• “At UMass at least, I can live comfortably. Depending on where you live (rent costs, need for car) you won’t be able to live totally comfortably, but I’m still able to eat out every week or two, and there are lots of ways to have fun for free, especially in college towns which have lots of free (or cheap) events.”
  • “It’s doable but you won’t be living in luxury. You have to make decisions in the short term about what is important to you. But most of my friends have been able to budget to do things they really like (ski passes, vacations, etc.). In my last semester, I picked up a couple of baby sitting jobs to help. Your fellow grad students are also great resources for cheap activities and discounts.”
  • “It was not easy at first but now I work on a budget and try to stick to it. Having a roommate helps a lot. I lived without a roommate at first and it was challenging but doable. Once my friend moved in with me it was helpful financially.”
  • “If you rely solely on the PhD stipend, you will need to live with a roommate. The rest of the stipend will go mostly to bills, but there is a small buffer of money that can be used for fun things. If you live with 2 or more roommates or live a bit further from campus, rent can be even cheaper, so you will more money leftover.”
  • “Most school have stipend according to the area so you can definitely get by easily for PhD’s but for masters you will need to find some source of income because a lot of school do no have stipend or paid research options. But their are on campus and around jobs that will help.”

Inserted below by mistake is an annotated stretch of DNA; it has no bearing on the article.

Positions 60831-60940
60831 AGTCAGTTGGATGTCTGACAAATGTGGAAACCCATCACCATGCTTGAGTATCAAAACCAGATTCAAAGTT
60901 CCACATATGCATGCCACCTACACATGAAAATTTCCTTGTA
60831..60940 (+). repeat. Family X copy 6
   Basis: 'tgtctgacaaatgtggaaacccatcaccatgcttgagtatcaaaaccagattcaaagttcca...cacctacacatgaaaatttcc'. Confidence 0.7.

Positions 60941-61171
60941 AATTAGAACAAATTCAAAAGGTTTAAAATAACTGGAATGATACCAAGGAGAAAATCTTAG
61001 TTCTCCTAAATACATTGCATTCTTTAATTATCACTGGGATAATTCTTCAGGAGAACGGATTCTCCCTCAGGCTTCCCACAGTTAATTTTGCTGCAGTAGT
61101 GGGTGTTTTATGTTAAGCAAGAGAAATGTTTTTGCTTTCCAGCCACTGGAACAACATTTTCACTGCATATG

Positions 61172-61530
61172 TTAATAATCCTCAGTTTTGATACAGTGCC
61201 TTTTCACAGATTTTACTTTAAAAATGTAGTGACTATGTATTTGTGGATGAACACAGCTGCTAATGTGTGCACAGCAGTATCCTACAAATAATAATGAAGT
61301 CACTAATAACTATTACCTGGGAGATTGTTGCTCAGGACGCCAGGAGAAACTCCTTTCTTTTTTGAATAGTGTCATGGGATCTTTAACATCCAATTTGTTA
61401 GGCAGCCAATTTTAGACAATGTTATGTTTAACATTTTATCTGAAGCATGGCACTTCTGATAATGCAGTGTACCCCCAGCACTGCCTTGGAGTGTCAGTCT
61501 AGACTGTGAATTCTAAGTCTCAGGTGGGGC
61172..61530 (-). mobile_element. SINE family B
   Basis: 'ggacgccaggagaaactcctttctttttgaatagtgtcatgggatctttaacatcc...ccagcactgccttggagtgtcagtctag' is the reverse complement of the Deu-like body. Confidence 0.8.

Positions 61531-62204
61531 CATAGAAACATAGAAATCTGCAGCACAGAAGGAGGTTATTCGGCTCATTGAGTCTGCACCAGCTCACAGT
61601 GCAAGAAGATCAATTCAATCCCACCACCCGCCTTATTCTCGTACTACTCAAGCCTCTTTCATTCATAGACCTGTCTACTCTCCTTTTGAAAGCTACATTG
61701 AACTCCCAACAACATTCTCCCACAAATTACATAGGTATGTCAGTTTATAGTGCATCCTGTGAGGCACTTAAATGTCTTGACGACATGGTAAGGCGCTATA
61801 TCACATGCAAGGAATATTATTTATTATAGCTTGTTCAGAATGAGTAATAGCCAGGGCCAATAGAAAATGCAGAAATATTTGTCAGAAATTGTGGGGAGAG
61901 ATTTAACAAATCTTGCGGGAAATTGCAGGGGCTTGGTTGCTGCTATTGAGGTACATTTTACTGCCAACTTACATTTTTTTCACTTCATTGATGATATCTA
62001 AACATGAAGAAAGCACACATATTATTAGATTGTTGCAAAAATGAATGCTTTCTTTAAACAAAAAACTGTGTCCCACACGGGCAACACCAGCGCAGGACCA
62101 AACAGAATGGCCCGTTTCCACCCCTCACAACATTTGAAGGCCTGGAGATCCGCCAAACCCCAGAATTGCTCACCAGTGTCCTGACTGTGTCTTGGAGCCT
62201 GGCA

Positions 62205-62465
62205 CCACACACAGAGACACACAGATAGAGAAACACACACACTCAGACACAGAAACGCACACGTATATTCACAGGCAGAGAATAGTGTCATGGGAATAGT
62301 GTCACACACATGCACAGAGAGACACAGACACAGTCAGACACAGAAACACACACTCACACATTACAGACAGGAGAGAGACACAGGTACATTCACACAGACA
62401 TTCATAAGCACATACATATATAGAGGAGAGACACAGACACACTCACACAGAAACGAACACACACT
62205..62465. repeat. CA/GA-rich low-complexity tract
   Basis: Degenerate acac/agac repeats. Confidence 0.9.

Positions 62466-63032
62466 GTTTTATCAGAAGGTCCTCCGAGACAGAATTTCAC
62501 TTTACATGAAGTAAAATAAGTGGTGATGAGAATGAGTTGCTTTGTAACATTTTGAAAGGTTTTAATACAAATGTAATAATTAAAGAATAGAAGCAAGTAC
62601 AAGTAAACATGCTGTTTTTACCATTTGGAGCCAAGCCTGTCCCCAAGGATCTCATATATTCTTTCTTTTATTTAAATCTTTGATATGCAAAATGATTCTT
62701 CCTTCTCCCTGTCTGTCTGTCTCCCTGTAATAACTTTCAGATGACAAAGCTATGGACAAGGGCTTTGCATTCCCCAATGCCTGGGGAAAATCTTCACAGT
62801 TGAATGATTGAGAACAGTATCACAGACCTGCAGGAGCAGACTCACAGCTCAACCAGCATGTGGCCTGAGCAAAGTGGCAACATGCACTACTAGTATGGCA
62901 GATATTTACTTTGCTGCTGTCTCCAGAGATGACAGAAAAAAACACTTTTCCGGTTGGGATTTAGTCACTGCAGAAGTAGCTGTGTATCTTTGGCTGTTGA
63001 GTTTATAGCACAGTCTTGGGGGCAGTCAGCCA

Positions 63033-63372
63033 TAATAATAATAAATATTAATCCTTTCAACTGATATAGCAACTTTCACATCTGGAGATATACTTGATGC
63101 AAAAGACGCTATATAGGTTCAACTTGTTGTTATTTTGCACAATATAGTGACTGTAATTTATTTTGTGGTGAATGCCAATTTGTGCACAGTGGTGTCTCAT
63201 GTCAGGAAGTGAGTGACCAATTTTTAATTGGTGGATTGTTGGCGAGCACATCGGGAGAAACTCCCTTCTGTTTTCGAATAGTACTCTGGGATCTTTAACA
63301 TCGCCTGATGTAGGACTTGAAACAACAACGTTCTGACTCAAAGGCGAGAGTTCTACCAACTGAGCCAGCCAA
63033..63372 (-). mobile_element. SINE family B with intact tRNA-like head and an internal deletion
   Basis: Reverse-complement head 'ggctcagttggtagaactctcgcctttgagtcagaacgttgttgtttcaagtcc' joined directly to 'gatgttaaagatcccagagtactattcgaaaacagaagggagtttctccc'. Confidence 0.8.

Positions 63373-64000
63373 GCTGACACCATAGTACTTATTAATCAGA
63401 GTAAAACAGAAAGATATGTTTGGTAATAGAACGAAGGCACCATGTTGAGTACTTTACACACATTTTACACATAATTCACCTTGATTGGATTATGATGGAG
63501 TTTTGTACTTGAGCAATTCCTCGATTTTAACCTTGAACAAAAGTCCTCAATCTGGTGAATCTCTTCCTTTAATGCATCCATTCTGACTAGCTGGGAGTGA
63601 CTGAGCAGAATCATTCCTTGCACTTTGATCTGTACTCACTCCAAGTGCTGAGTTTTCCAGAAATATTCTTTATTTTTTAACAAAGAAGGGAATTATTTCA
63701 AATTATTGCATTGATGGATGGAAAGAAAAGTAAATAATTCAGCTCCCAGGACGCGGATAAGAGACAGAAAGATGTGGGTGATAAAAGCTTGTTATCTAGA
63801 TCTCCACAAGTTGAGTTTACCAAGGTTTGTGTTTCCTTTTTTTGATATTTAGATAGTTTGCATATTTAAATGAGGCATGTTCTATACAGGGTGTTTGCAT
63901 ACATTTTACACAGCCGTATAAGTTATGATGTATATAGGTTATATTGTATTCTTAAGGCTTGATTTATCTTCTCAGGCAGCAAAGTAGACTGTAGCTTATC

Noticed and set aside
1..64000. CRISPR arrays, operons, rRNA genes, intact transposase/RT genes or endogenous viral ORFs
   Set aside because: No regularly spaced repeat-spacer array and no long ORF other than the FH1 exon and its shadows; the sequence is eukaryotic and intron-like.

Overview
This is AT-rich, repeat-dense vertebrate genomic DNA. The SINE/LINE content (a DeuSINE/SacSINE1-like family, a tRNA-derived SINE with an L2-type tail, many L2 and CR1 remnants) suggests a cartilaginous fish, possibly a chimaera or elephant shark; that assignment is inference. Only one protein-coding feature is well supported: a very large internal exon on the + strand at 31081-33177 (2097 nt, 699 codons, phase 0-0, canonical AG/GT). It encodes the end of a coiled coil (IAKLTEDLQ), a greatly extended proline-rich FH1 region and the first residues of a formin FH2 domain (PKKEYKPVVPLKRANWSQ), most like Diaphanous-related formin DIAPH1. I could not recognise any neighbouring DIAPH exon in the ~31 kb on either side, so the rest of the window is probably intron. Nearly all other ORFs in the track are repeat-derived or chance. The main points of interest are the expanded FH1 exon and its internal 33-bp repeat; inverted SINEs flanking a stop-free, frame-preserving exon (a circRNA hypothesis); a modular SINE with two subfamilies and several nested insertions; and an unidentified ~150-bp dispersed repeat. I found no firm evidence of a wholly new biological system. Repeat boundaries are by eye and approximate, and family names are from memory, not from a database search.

• “It’s comfortable as long as you don’t do frivolous things such as eating out, traveling a lot, getting a new car, etc.”
  • “If you get financial aid, it should be easy. But some schools do not provide it – you could still afford to live easily if you take up a part time job.”
  • “It is worth researching PhD programs that pay the students and applying for those programs. At $33,000 a year salary I don’t have any trouble paying rent and bills. I am frugal, but I still have money to do fun things.”
  • “I can pay my bills but I’m not saving any money.”
  • “It can be difficult if you don’t budget. Especially with student loans from undergrad; I keep to a really strict budget and don’t do too much frivolous spending!”
  • “It really depends. I have a partner who works in industry so I have a dual income which really helps along with my stipend. We do stick to a budget, and only have one car for the two of us to save money where we can. But in general, for me it has not been a problem to have what the essentials and go out to dinner/drinks a few times per month.”

What is your advice in applying and getting grant money while in grad school?

  • “Reach out to professors early (I did about a year in advance, and some thought that was too early). Do your research about them and their work and be prepared to talk about their work and your ability to contribute to it in your opening email. Stay in touch with folks you are particularly interested in. Set up phone calls, in person meetings, or skype calls. Maintain your interest. I did this with a professor who didn’t have student funding when I initially reached out. She ended up reaching out to me later when a funding opportunity became available because of the line of contact I had established.”